My Mentor Changed My Life Through Triathlon
The best tri mentors do more than give swim, bike and run advice—they transform you mind, body and spirit.
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The best tri mentors do more than give swim, bike and run advice—they transform you mind, body and spirit. Presenting three people whose mentors changed their lives through triathlon.
The most iconic members of our sport credit their success to a mentor who held a mirror up to their potential. Without the unflappable faith of USA Triathlon recruiter Barb Lindquist, Gwen Jorgensen would still be an accountant instead of an Olympic gold medalist. Had 1979 Ironman world champion Tom Warren not taken a young Bob Babbitt under his wing, Ironman might still be an unknown event with only 15 competitors. Aussie powerhouse Luke McKenzie has said his success comes from emulating his friend and guru, three-time Ironman world champion Craig Alexander. But mentors aren’t just for athletes seeking podium spots (although Karen Smyers, right, certainly helped Dede Griesbauer get there); patient, caring gurus are a special catch all athletes would be lucky to find. Just ask these three triathletes.
Mike Nicholas, 37
Location: Portland, Ore.
Mentor: Dean Hinchliff, coach
When I met Dean Hinchliff in 2013, I was in an inpatient treatment facility for heroin and homelessness. As part of my recovery, I trained for and ran the Heartbreaker Half Marathon. This set in motion a series of events that led to me signing up for a “try-a-tri” event put on by local race company AA Sports in Portland. I was hooked. The race director connected me with Dean, who met me for coffee one day. He asked some questions about my recovery and agreed to coach me for a reduced fee. When everyone else saw me as this homeless junkie, Dean welcomed me into his family and helped transform me from a 33-year-old boy into a 37-year-old man. Today, I work for a non-profit organization as a mentor for those in recovery from drug and alcohol addiction, and I go to school part-time for a bachelor’s degree in social work. I do my best to freely give back what Dean gave to me: hope.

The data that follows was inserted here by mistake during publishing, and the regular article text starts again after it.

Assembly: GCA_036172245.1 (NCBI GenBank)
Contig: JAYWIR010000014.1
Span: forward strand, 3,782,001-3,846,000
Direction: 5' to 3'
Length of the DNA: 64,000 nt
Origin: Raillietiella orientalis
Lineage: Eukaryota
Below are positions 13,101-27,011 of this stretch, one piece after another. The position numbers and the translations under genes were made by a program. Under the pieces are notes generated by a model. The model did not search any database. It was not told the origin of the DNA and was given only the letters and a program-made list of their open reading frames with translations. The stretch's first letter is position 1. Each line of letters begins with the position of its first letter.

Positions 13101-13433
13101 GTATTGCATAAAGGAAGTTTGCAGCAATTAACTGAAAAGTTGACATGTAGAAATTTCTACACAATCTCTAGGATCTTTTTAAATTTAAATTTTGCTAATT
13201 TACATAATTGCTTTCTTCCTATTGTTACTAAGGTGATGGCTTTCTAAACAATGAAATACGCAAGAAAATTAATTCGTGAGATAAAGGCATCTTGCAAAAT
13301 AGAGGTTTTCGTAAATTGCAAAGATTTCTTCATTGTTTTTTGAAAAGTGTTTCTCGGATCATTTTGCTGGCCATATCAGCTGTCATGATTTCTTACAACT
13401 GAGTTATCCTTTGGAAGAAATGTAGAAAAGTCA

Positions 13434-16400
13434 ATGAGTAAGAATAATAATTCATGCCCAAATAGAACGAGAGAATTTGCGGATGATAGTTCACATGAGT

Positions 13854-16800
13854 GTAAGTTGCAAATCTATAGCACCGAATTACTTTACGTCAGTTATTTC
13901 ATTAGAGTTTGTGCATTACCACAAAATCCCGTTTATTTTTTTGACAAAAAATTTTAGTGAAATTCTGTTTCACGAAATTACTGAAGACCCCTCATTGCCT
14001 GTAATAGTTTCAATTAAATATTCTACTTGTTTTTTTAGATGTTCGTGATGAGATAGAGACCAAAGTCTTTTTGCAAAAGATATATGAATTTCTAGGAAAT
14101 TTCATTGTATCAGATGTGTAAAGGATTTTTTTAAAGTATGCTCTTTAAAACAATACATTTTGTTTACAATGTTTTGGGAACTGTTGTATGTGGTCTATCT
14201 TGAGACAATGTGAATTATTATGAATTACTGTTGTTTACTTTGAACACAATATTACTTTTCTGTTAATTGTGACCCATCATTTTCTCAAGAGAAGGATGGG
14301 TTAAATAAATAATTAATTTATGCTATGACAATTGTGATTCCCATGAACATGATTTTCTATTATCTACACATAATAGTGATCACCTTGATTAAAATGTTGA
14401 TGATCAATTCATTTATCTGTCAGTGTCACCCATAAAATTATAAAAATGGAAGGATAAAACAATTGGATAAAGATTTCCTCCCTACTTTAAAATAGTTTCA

Dede Griesbauer, 46
Location: Lincoln, Mass.
Mentor: Karen Smyers, Ironman world champion, three-time ITU triathlon world champion
While procrastinating during my second year of business school at Wharton in 1995, I turned on the TV. The Ironman was on, and I saw Karen Smyers run down a failing Paula Newby-Fraser. I was gobsmacked. The next day, I signed up for my first Ironman. Years later, when I qualified for Kona, I decided I needed a coach. A colleague at my job on Wall Street suggested I hire his friend Karen Smyers. He told Karen to e-mail me, and when she did, I nearly fell off my chair and uttered several four-letter words. This started a seven-year coach-athlete relationship, but more importantly, one of the most cherished friendships of my life.
Karen was so patient with my inexperience and relative stupidity. I just followed her around like a lost puppy: When Karen shifted, I shifted; when she drank from her bottle, I drank from my bottle. I emulated everything. Eventually I turned pro in 2004 because of Karen, and most of my sponsors came because of her, including Saucony and Infinit Nutrition. I have literally made a career of riding Karen’s coattails. She must be exhausted because that’s quite a load to tow.
Andrew Shanks, 33
Location: Atlanta, Ga.
Mentor: Matthew Rose, founder, Dynamo Multisport
I remember the first time I realized I wanted to be a coach. I was at a training camp, and I couldn’t help but watch Matthew Rose interact with his athletes. He knew exactly what motivated them, what made them tick and what needed to be said (or not said). He would personalize a message in a way each individual athlete would understand: If someone was having a rough day, he’d hand them a Coke and crack some jokes, or take them aside to remind them that even bad days of training are steps in the right direction. That’s when I realized that coaching is more than just writing training plans online. It’s a very personal thing, all about helping athletes become the best version of themselves. It’s the approach I use today as an NCAA coach for the Concordia University Wisconsin women’s triathlon team.